included guitar and flute, provided the group's unique sound, and the quintet had no followers. In the last quarter of the last century improvised music threw off many traditional notions, and one of the results was the opening up of the sound palette, offering a place for all sorts of instruments that had been neglected or marginalized in earlier times.
The cello, though still played by only a precious few, began to find its voice in the new music. Amplification helped, and even Albert Ayler, one of the great wailing saxophone voices of the day, sometimes included a cellist in his bands. Abdul Wadud, who came out of the St. Louis new jazz tradition, demonstrated that a cello could be as funky as a bass guitar, and others, such as Tristan Honsinger, Ernst Reijseger, David Eyges, Rufus Cappadocia, and Hank Roberts, developed new ways of utilizing the instrument in solo and ensemble contexts. By the time Erik Friedlander arrived on the scene, the cello was no longer a novelty.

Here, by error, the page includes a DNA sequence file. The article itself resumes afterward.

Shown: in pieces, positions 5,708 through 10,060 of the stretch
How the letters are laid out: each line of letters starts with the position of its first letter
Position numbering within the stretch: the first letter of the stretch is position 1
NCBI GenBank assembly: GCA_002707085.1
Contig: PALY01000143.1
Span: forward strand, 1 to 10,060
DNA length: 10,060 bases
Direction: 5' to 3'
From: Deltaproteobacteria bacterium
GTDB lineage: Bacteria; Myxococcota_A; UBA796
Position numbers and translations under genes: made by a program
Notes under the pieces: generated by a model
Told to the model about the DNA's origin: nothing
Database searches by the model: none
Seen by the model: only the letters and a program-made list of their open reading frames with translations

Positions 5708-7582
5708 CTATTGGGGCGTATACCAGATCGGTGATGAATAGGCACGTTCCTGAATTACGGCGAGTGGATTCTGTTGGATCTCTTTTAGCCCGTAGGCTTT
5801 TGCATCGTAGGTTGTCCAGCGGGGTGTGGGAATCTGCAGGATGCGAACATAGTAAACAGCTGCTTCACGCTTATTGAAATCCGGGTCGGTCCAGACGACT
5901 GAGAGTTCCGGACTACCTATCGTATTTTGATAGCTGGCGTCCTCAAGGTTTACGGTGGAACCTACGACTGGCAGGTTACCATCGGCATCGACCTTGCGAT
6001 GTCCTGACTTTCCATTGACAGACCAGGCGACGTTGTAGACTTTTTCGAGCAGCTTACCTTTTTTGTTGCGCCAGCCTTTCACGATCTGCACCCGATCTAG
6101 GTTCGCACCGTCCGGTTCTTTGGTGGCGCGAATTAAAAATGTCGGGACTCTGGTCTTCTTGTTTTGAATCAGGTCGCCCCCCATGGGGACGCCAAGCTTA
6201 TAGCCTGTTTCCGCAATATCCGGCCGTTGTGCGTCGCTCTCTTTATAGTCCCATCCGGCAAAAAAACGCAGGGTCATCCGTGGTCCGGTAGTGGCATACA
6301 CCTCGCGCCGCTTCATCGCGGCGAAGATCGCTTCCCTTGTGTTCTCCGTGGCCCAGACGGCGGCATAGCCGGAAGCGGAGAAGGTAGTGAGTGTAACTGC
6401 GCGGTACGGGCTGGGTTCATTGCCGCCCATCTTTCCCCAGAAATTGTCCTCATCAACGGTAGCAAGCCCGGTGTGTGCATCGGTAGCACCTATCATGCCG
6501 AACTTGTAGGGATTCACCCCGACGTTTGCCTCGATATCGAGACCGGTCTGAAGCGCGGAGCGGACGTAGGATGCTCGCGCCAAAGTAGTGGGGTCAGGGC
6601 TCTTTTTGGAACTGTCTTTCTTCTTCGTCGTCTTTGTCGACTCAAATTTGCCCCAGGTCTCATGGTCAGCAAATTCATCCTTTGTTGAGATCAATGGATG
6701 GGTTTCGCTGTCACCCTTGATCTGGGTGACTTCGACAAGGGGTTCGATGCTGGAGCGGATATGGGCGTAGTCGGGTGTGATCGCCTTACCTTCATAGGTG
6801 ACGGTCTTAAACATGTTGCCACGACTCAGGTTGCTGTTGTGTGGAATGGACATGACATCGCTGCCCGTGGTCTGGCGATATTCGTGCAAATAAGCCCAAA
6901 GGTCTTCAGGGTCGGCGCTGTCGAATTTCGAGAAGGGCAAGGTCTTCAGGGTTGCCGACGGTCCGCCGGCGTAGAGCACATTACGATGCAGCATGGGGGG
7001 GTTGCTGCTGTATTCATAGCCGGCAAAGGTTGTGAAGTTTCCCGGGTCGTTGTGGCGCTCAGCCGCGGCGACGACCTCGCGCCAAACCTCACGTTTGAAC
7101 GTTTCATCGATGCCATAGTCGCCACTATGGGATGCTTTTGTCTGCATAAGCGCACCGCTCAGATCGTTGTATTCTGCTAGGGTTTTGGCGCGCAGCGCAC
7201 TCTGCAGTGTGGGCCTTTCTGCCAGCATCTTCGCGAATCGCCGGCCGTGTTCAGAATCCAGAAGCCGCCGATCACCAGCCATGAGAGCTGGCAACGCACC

Friedlander began his musical life with the classics, and after graduating from college in 1978 he took on the life of a journeyman musician, playing in orchestras, chamber groups, commercial recording sessions, and Broadway pit bands. He began to work with other members of the New York "downtown" scene, gravitating toward new music and improvisation. By the early 1990s he was appearing regularly with people like John Zorn and Dave Douglas, and suddenly his career bloomed.